Why I’ll Never Be Replaced by a Robot
By Brian Agler
A lot of people are worried that robots are going to take their jobs. Doctors are worried that they’ll be replaced by robot doctors. Chefs are worried that they’ll be replaced by robot chefs. But me? I’m not worried. I do certain things at work that a robot would never be able to replicate.
For instance, on an average workday, I spend two to three hours in the bathroom. Sometimes I’m doing bathroom things, but usually I’m playing games on my phone or napping. A robot, though? It doesn’t need to go to the bathroom. The second that people see those shiny, metal robot legs under the stall door, they’ll know that the robot’s goofing off instead of sitting at its desk. Point is, I can watch a whole episode of “The Big Bang Theory” in the bathroom, and robots can’t.
Here’s another thing that I do that a robot can’t: send passive-aggressive e-mails that undermine my colleagues. Despite major advances in artificial intelligence, today’s robots aren’t capable of writing, “Marcia, per my last e-mail, do you have any updates on your end of the project?,” and then cc’ing Marcia’s boss, like I would. At best, a robot could write, “Beep boop, beep boop, I believe what you are looking for is in the attachment, Marcia.”
A couple of times a year, I pressure my colleagues into ordering Girl Scout cookies from my fictional daughter, and then I pocket the money. I’m sure that a robot could do that, too, but I can’t imagine that it would want to . . . and that’s a problem.
Human employees, like me, give co-workers funny nicknames—like Fat Steve, which is what I call my colleague Steve. But a robot could never come up with a nickname as creative as that, because it can only see in Terminator vision—its visual processor only categorizes people as threats or allies. So, at best, the robot would call Steve either Threat Steve or Ally Steve. Those are terrible nicknames, especially for someone as fat as Steve.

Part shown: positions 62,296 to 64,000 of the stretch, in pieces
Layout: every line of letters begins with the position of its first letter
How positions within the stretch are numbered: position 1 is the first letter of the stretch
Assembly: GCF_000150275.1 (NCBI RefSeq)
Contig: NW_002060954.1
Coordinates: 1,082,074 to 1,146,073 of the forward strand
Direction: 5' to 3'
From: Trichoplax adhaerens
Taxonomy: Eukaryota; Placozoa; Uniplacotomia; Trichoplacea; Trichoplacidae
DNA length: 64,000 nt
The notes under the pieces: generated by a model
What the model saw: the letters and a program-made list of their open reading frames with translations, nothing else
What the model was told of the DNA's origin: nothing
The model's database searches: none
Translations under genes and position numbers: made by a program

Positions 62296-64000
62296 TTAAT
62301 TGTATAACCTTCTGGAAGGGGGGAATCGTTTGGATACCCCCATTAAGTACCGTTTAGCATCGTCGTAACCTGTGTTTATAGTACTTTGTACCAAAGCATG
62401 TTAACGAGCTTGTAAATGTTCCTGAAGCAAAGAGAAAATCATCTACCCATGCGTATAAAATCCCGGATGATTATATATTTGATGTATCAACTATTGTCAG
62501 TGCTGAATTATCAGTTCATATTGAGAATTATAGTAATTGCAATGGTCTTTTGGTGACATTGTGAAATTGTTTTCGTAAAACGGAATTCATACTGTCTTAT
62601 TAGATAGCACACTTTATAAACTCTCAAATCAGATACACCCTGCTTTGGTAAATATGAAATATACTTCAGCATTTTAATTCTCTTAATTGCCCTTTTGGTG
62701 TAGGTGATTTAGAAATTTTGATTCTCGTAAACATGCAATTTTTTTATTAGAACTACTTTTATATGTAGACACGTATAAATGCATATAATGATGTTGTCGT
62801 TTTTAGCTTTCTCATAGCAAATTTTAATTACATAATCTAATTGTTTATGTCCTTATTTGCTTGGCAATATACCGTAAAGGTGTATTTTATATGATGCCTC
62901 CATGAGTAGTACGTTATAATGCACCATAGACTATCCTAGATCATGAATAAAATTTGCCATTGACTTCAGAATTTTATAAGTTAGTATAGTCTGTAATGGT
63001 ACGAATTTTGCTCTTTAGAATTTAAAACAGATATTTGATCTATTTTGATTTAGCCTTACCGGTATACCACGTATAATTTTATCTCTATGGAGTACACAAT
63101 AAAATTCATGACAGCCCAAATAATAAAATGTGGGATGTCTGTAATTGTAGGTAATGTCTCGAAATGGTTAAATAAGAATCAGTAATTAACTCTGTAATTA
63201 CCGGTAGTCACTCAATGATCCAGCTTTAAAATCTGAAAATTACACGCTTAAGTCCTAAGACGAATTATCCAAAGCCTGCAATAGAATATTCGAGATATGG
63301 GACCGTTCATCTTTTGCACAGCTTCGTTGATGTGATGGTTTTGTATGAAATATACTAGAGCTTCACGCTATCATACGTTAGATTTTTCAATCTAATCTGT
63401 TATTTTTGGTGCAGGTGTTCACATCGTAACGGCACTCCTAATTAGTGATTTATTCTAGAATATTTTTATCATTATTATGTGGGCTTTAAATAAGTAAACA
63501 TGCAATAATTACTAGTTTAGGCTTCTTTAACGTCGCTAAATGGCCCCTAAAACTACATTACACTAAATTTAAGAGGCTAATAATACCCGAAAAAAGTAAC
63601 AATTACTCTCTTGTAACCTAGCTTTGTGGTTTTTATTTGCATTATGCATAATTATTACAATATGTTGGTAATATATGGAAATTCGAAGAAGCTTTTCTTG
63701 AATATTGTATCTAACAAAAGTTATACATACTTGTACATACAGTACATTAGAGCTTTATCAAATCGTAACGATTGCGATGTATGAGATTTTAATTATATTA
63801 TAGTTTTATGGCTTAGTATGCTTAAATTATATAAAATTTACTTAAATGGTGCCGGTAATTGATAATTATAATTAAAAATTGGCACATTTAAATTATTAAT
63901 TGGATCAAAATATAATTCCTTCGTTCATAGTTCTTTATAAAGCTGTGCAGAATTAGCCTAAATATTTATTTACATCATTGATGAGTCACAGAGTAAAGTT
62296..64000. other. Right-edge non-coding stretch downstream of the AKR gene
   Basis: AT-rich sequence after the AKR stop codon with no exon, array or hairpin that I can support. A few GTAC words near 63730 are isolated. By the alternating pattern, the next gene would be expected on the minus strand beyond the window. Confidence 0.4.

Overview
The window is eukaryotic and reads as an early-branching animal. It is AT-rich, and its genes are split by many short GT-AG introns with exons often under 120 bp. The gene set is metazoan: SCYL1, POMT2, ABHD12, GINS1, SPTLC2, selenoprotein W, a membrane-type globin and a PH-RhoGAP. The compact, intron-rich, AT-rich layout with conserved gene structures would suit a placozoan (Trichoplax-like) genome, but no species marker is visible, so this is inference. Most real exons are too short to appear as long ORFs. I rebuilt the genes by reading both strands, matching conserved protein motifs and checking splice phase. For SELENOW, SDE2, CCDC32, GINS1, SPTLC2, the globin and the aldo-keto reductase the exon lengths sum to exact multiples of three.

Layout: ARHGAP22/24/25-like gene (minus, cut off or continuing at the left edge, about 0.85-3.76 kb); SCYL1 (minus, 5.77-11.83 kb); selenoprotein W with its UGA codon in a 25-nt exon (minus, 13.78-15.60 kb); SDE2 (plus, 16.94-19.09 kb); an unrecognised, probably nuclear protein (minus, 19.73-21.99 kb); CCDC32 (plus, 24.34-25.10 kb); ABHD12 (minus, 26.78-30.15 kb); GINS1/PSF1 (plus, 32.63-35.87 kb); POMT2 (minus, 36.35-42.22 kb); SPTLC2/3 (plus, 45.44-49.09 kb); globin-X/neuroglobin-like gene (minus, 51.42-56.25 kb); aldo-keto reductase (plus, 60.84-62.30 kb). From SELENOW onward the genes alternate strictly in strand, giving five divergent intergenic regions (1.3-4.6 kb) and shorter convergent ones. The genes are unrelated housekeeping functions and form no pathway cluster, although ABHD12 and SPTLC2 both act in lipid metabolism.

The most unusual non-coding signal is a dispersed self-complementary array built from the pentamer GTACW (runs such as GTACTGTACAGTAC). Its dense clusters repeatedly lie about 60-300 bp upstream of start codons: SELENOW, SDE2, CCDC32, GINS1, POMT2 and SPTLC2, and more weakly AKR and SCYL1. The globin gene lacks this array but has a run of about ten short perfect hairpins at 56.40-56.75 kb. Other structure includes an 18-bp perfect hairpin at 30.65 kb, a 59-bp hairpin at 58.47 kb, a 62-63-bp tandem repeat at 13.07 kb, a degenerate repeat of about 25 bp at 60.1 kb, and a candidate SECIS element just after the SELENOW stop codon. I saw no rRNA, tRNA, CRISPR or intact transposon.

I think the thing I’m best at is taking other people’s lunch from the refrigerator. A robot would never do that, because it would be too busy ogling the refrigerator. That’s robots for ya—always falling in love with appliances.
Robots are great at rote tasks, but they lack a certain human touch. Case in point: a robot would never “conveniently forget” to help pay for a cake when it’s a co-worker’s birthday—but that’s something I do constantly! I’ve eaten about four hundred dollars’ worth of free cake throughout my career, whereas a robot would probably both pay for the cake and get it all jammed up in its USB ports. Hardly a workplace revolution, if you ask me.
If I finish off the pot of coffee in the break room, I never make a new one. A robot, on the other hand, would use predictive analytics to have brewed a new pot before the old one was even finished. But, if robots are so smart, how come they aren’t selling stolen coffee makers on eBay like I am?
I play on my company’s softball team. I show up drunk (robots can’t drink), I strike out every time (robots would hit home runs every time), and I never hustle (robots always hustle). But has a robot ever been escorted off the field by the umpire and a police officer for shouting lewd and offensive comments at the opposing team? No. Which means scientists still have a long way to go before we’ll see robots in the workplace.
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